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Law professor Michelle Alexander, author of "The New Jim Crow," spoke to a standing-room-only crowd of over 200 people at the Women’s Civic Improvement Center in Oak Park on Wednesday. The event was sponsored by a variety of local organizations, including the local chapter of All of Us or None, A Project of Legal Services for Prisoners with Children.
The crowd was virtually mesmerized by the fascinating statistics about the devastating effects of the “War on Drugs,” along with the explanations of important details from relevant rulings from U.S. Supreme Court cases that drove home nearly every point made by Alexander’s seemingly encyclopedic recitation from memory.
Although Alexander read brief excerpts from her book, her presentation — which was made mostly without notes and delivered from the heart — mirrored the thesis of her newly published work. Namely, that the nation’s criminal justice system is designed to create a new caste system, akin to former Jim Crow laws, that is on its face colorblind but in reality disproportionately affects poor people and people of color, especially young black males.
Alexander postulates convincingly that felony convictions for relatively minor drug offenses are now used against so-called “ex-offenders” to label them as criminals. That label carries with it the stigma of a lifetime badge of shame and dishonor. The result is that there is now in existence a virtual explosion of the numbers in the burgeoning permanent underclass of mostly men of color who are excluded from most opportunities for education, employment, housing and public assistance that are required to even have a glimmer of hope to escape a revolving-door prison system.
Former Sacramento City Attorney Sam Jackson had the honor of introducing Alexander to the audience. Alexander’s message was met with an enthusiastic response from the crowd, which was sprinkled with grassroots organizers, religious leaders and a variety of well known community activists.
“Michelle Alexander’s book and speech here tonight has clearly and concisely articulated the genesis of the next human rights movement,” said Keith J. Staten, a local criminal defense attorney.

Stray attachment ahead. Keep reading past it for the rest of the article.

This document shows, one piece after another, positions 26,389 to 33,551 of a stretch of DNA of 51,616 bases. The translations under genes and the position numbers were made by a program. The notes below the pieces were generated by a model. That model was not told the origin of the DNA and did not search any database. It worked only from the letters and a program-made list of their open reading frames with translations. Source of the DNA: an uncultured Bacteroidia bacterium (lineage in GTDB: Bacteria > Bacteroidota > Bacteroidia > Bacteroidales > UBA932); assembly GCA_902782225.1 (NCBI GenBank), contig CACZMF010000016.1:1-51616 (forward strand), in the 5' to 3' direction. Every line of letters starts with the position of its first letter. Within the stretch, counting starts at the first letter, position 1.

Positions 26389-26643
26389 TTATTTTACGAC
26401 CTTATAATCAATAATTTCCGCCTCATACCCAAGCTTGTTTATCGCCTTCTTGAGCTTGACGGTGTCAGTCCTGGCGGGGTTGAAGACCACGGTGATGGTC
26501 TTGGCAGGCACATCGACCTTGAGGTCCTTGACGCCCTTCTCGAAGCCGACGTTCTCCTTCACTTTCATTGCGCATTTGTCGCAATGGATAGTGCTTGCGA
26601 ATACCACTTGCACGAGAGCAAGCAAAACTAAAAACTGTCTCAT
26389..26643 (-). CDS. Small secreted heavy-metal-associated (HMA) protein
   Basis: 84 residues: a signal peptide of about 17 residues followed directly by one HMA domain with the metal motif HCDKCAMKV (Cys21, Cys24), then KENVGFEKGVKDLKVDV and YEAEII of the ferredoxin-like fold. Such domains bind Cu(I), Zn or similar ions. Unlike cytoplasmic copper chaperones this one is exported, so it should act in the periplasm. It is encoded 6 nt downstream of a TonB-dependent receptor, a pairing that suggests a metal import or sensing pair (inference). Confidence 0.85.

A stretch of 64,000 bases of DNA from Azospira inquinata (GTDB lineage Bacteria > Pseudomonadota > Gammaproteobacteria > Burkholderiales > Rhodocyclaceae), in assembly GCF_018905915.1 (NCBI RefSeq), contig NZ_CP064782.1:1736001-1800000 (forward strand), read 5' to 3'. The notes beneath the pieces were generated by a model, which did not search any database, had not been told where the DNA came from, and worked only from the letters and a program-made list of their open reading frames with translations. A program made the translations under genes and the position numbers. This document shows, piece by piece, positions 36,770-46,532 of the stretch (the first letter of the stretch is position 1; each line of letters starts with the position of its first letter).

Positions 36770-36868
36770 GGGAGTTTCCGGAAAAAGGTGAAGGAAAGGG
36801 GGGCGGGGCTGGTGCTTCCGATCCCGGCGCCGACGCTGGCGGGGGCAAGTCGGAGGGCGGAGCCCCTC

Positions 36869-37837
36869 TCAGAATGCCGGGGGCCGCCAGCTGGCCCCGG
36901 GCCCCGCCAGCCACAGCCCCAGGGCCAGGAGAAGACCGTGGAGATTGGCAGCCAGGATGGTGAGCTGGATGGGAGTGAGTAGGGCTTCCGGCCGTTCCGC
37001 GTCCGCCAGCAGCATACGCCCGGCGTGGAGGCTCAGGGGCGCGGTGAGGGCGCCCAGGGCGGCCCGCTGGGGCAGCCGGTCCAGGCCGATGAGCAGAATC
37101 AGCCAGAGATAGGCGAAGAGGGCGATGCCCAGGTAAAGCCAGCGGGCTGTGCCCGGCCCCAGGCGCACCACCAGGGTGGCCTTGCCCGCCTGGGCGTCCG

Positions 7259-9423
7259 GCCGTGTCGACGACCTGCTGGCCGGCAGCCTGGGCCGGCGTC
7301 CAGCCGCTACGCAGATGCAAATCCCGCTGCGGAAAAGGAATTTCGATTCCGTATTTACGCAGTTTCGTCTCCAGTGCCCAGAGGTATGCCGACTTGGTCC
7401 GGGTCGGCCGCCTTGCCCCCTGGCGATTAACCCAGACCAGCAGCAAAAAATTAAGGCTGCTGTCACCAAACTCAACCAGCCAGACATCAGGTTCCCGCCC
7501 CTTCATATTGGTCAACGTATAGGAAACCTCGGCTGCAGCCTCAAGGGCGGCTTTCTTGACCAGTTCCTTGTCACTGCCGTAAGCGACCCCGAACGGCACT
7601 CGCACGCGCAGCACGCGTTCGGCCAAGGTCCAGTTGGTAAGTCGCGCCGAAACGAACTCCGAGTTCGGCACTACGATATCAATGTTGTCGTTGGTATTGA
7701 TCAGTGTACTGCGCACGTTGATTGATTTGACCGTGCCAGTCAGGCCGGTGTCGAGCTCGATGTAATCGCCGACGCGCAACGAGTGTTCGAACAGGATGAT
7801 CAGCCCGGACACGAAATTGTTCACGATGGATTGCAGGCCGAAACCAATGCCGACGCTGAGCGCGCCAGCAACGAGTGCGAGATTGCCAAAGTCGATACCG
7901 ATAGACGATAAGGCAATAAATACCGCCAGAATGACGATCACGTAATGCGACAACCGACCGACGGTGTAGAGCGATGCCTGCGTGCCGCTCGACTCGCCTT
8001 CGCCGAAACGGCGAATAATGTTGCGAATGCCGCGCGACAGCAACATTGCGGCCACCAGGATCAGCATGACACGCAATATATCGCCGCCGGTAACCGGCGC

Alexander’s message was far more than what might be expected from an author conducting a typical book-signing tour. She contends that the current crisis in the criminal justice system was not the result of fortuitous events, but it was instead created from a calculated design and perpetuated from the highest levels of policy-making in this country, including both major political parties and the U.S. Supreme Court.
She articulated her reasons for researching and writing the book as the next logical step once she came to realize what was occurring in this county during her years working in the field of civil rights litigation and advocacy.
Alexander indicated that she was especially happy to be back in Northern California during the week the U.S. Supreme Court ruled that California’s prison system was unconstitutionally overcrowded and its population must be reduced by some 37,000 prisoners.
She continued that the election of President Barack Obama proves that even if a nice guy is elected to lead the country, no one person can change a system that is fundamentally flawed.
Dr. Vaja Watson, who serves as the director of research and policy for equity for the Cress Center at the UC Davis School of Education couldn’t have agree more.
“It’s been a long time coming,” she said. “Now that we have the facts in front of us, we need to shut the system down. We are living in a new slave state.”
Alexander currently holds a joint professorship at the Ohio State University Moritz College of Law and the Kirwan Institute for the Study of Race and Ethnicity. Alexander earned a law degree from Stanford University and held a prestigious clerkship with former U.S. Supreme Court Justice Harry A. Blackmun. Her prior accomplishments include extensive experience in the field of civil rights advocacy and litigation, including a term of service as the director of the Racial Justice Project for the ACLU of Northern California.
“(Alexander’s book and tour) is a wake-up call for communities across the county to work to ensure that those coming home from prison will have a reasonable opportunity to heal and become productive members of society, especially in light of the current difficult economic times,” community activist Tim Boyd said.
The evening concluded with a brief but lively question-and-answer session whereby Alexander demonstrated her command of a wide range of subjects, from concerns about zero-tolerance policies practiced at local school districts to articulating how to begin implementing the call to action she communicated to the audience and that is described in detail in the final chapter of her book.
Judging by the number of individuals who lined up to have their newly purchased copy of the book signed, Alexander is much more than a newly minted successful author. She is a force to be reckoned with as legal scholar and an accomplished visionary who is an articulate and powerful voice for change.